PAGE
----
It might seem that earning your college degree was easier than paying off all the student loans you're still stuck with. But now could be the best time to deal with the debt, because you have until the end of June to lock in lower interest rates on consolidated student loans.
Starting July 1, the variable interest rates on federally backed student loans such as Stafford loans and Federal Family Education Loans will jump 1.93 percentage points to 4.70 percent for current students and those in the six-month post-graduation grace period. The rate will also rise by 1.93 percentage points to 5.30 percent for those currently repaying.
"I think there are very few people who would not benefit from consolidation," says Martha Holler, a spokeswoman for Sallie Mae, which manages about 8 million student loans. Here's a cheat sheet for figuring out if consolidation is right for you:
WHAT IT MEANS: By consolidating, borrowers take out a new loan to pay off multiple old loans. The interest rate you get might not be a mega-low less-than-3 percent, however -- you lock in a rate that's the weighted average of your previous student loans. That average will remain the fixed rate for the life of the new loan. While this can mean a lower interest rate and lower monthly payments, the new loan can run from 10 to 30 years, and you could end up paying more in interest over the life of your loan.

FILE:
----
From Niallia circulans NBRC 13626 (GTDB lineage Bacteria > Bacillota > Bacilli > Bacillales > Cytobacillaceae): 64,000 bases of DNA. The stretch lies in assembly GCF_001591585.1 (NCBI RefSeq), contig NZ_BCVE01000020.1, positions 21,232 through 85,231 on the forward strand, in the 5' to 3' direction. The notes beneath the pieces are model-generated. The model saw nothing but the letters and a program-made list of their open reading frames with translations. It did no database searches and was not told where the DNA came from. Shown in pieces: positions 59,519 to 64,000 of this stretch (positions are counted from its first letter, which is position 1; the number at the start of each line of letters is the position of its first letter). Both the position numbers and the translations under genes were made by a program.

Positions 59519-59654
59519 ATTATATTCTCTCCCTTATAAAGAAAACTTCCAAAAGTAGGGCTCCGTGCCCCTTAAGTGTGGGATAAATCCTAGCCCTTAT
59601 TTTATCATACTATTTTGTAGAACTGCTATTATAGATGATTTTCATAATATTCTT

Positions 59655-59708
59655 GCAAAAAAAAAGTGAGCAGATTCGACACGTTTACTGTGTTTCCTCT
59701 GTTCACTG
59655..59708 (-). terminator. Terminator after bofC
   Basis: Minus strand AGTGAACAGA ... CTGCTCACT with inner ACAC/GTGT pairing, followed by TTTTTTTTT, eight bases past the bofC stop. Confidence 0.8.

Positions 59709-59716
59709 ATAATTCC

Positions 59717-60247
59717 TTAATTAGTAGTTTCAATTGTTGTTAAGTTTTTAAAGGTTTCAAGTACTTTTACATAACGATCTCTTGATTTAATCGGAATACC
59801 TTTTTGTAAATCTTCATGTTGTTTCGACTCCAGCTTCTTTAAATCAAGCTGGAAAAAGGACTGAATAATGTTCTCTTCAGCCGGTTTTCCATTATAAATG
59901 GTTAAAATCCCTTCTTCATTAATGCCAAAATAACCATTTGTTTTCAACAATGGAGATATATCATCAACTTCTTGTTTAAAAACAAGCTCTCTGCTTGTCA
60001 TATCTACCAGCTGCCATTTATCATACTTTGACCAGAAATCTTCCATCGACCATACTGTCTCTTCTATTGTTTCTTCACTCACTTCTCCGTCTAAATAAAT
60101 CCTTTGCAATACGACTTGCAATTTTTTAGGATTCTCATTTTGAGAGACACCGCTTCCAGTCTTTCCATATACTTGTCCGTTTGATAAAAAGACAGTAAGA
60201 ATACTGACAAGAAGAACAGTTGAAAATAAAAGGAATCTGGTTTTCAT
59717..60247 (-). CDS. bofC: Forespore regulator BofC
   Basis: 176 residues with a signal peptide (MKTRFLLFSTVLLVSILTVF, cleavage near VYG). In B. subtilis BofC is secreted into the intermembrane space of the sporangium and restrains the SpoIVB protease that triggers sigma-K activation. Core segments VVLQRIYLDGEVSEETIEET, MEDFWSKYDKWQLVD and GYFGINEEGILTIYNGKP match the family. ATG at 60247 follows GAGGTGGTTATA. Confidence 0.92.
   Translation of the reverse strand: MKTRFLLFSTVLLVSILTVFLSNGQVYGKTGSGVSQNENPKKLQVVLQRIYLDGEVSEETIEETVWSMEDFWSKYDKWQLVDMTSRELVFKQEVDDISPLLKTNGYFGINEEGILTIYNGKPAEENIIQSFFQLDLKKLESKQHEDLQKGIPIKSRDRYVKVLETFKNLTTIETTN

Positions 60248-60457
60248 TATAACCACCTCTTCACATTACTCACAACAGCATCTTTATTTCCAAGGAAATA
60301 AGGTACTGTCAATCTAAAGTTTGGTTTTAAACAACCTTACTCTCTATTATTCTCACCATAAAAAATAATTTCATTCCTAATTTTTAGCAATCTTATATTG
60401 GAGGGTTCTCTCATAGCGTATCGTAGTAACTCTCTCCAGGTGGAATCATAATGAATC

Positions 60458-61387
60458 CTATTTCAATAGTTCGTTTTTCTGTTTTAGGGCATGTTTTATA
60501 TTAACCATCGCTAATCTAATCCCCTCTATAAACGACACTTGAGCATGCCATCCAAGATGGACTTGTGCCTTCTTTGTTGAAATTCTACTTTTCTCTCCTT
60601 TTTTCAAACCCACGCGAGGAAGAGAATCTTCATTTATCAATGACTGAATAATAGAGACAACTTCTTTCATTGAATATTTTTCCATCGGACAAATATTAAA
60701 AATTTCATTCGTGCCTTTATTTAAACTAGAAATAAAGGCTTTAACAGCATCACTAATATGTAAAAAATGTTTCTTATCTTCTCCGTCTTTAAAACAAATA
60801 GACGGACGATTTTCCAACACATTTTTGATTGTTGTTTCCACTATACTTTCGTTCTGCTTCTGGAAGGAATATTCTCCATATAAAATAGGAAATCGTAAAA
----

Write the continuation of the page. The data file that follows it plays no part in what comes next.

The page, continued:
WHO'S AFFECTED: Out-of-school borrowers already in repayment have the most to gain from consolidating. If you're a current student or in the grace period, you can consolidate, but you may have to start paying back your loans sooner, usually between two and six months. If you've consolidated before, you're most likely out of luck: You can consolidate federal loans only once.
HOW TO GET STARTED: Loans are available through the federal government and from private banks and financial firms. Given the looming deadline, Holler recommends checking with your current lender first. "You don't want to waste time contacting a lender and going through the application process only to find out they aren't qualified to handle your loan," Holler said.
WHERE TO LEARN MORE: There's a loan calculator at Federal Direct Consolidation Loans Information Center (www.loanconsolidation.ed.gov) that can help you figure out what you'll end up paying if you consolidate. People can apply for a federal loan on this site, which also has comprehensive answers to consolidation questions. If you have questions about student financial aid, visit the Federal Student Aid site (www.studentaid.ed.gov). You can look up information about your loans on the National Student Loan Data System (www.nslds.ed.gov).
-- Paul J. Williams